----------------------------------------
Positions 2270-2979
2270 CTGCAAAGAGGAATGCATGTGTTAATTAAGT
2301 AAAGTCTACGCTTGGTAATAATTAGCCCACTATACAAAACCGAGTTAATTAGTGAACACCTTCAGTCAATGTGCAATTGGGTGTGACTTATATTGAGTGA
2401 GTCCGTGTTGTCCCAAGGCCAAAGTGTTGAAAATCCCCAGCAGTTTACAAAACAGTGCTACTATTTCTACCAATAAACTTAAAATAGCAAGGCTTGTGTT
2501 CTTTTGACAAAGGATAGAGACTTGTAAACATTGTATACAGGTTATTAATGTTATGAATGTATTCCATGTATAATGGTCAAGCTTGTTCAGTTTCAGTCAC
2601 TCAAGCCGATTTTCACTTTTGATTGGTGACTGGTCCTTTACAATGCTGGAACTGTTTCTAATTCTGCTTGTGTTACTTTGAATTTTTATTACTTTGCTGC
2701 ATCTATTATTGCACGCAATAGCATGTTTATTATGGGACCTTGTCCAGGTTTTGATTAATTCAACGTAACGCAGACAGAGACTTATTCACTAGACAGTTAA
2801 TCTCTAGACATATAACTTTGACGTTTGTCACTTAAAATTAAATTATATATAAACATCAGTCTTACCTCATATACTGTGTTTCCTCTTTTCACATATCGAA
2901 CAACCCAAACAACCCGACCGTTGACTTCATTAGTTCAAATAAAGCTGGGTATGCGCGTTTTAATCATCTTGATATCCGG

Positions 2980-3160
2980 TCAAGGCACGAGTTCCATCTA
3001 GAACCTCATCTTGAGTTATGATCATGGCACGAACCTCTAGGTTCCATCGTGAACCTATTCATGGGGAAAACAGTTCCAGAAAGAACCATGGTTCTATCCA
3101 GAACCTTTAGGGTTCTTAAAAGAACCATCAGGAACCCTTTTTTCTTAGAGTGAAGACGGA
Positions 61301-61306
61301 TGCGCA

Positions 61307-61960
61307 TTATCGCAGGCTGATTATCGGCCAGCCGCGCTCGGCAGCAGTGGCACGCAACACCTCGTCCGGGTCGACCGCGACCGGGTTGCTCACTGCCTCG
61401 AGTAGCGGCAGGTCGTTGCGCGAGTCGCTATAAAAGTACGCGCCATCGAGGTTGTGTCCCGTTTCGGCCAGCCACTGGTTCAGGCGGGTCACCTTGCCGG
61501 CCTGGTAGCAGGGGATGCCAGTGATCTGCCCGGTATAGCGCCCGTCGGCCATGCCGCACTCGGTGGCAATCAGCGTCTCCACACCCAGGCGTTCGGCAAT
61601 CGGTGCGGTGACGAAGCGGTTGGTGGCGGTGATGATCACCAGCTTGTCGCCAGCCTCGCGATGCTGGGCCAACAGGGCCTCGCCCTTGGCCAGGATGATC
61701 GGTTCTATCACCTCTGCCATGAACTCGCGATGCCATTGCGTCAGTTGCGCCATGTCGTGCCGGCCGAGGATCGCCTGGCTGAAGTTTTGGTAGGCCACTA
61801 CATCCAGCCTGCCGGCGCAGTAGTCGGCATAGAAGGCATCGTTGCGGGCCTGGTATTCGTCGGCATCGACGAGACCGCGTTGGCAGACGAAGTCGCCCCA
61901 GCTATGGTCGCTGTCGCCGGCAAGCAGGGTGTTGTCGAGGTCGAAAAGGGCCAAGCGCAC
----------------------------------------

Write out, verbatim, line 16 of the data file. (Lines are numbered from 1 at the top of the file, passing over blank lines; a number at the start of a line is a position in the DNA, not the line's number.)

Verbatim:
Positions 61307-61960